The Personal Disquiet of

Mark Boulton

A Responsive Experience

– February 15th, 2012 –

Since I saw Ethan’s talk in An Event Apart in Seattle 2010, I’ve been thinking a lot about Responsive Design. Not just the layout techniques Ethan gave name to and wrote the book on: fluid grids, plus media queries and flexible images, but taking a step back from that into the field of responsive architecture and abstracting that into responsive design in general.

Responsive Design is everywhere

As I discussed in my talk at New Adventures Conference last January, Responsive Design is comprised of three things:

  1. Sensors: Things that sense the environment (not the weather, but the stuff around it - whatever it is)
  2. Systems: A system that takes the information from the sensors and tells the actuators what to do.
  3. Actuators: The things that actually do the moving. The motors, the CSS, the cables.

A simple example of this is your central heating. Mapping central heating to those three:

  1. Sensors: This is your thermostat. It measures the temperature.
  2. Systems: This is the software in your thermostat, or on your boiler, that you can programme.
  3. Actuators: This is the thing that turns your boiler on or off.

This is a responsive design system. Now, looking at web design, let’s try and map Responsive Web Design to it:

  1. Sensors: This is the browser
  2. Systems: This is our CSS – specifically the @media declarations
  3. Actuators: This is our CSS too – specifically what falls within our @media queries

You see, in the browser world, it’s not so cut and dry. Using @media queries, the browser detects the width. The browser is the thing that is sensing here. The system – the bunch of rules that tell the actuators to do something – they live in our @media queries. At this width, do this. The actuators are also in our CSS. They are the ‘this’ in the previous statement. eg. At this width, make this button blue. System > Actuator.

For the past year or so, we’ve been getting to grips with the Actuators and the Systems through using CSS and Javascript. What’s proving difficult, is the Sensors.

More sensors, please!

At the moment, all that we can do reliably (well, fairly), and knowably, is use the browser as our single sensor by which to sense. We have one sensor. We need more. Just for a moment, let’s consider what would be useful information for us:

  1. Network infrastructure
  2. Device capabilities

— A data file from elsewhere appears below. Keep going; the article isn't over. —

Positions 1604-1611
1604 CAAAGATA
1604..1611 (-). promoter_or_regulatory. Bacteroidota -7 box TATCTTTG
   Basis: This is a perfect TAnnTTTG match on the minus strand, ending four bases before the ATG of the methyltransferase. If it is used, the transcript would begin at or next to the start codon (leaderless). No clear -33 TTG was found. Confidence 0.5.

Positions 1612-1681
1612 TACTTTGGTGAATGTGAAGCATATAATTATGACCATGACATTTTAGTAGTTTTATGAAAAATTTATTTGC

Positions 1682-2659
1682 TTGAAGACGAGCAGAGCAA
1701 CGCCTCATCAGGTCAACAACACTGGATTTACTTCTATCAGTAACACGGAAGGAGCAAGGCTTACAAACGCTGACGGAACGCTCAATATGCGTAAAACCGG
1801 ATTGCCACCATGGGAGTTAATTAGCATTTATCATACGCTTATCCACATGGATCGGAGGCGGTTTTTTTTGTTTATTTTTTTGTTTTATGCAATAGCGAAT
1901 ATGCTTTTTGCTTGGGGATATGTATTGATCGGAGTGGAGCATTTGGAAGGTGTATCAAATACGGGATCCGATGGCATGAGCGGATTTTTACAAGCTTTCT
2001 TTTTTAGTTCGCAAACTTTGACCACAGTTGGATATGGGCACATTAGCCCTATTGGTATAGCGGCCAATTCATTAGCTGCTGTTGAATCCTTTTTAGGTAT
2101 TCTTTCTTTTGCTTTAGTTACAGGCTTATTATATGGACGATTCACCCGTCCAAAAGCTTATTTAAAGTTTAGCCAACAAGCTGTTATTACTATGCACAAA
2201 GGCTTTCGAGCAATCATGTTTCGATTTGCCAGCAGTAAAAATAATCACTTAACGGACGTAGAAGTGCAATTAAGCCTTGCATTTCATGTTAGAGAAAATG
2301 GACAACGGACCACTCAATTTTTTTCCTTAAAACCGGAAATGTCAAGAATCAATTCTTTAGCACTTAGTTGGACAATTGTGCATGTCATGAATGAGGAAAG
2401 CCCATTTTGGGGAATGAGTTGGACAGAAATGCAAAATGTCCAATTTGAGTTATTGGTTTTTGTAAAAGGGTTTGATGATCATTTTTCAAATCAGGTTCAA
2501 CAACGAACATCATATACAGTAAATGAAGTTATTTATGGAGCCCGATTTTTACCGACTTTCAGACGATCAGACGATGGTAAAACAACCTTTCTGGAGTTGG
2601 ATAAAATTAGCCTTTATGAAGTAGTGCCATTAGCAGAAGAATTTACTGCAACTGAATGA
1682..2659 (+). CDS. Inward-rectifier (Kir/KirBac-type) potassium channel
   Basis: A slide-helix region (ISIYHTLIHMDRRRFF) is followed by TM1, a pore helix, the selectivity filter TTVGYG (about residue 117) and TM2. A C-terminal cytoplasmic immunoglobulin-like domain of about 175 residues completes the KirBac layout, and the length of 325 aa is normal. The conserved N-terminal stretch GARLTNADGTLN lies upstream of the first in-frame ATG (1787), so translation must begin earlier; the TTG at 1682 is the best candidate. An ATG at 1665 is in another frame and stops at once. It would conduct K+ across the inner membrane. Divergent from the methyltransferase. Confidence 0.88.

3. Screen size
  4. Context
  5. Content

If we could have sensors that could detect if you are browsing on a particular browser, could detect what screen size, network and context – eg. on your couch, on a train in a certain geo-locale – we’d be going in the direction of Responsive Architecture and Responsive Design generally. As it stands –– and this is fine for now –– we’re changing layouts based on a screen size. We’re capable of so much more.

Now, am I talking about device specificity? Is this the browser detection days gone nuts? I don’t think so. I’m not talking about deviating from standards here. I’m talking about having better tools to monitor the browsing environment, whatever that is.

A Responsive Experience

Responsive Design (the field) changes a thing because of the environment. Responsive Web Design currently changes a layout because of the environment. I think Responsive Web Design will grow into a practice of changing an experience because of the environment. That means: content, layout, behaviour, perception, brand, feel. All of those things are open for change if we have a good set of sensors, and the right actuators to to create them. Our job will then be focussed on designing the systems knowing that all this good stuff is in place.

It does feel that at the moment, we’re very preoccupied with the component parts of responsive design: how do we sense the environment the user is browsing in,? How do we create a system to change the layout? What’s the CSS to do those changes?

That’s all OK. This is still new.

Over the past year, Responsive Web Design has quite rightly shifted the web standards based design community to a new way of thinking. It’s not really just a layout technique. Responsive design –– if you consider the above sensor > system > actuator components –- is a much broader, holistic practice. It involves every step of the design process in determining the outcomes of the actuators, or defining the sensors and then designing systems around those inputs. The whole thing is involved.

I think we’re at the start of this for web design. This is exactly some of the pain we’re feeling with Responsive Web Design workflow right now. And it’s encouraging we’re seeing a focus on techniques and tools to create better sensing, better systems for controlling more sophisticated actuators. However, I’d love to see more joined up thinking. How does Responsive Design effect our content? Our messaging? The story? How can we shape better experiences by using these simple inputs and outputs?

Responsive Web Design is just the start of us challenging and rethinking our perception of what the web could be. We used to think it was like newspapers. Or computer programmes. Now, we’ve had a glimpse of a web that understands us and can adapt to our needs. That could either be incredibly exciting, or bloody terrifying!

Filed in: design.

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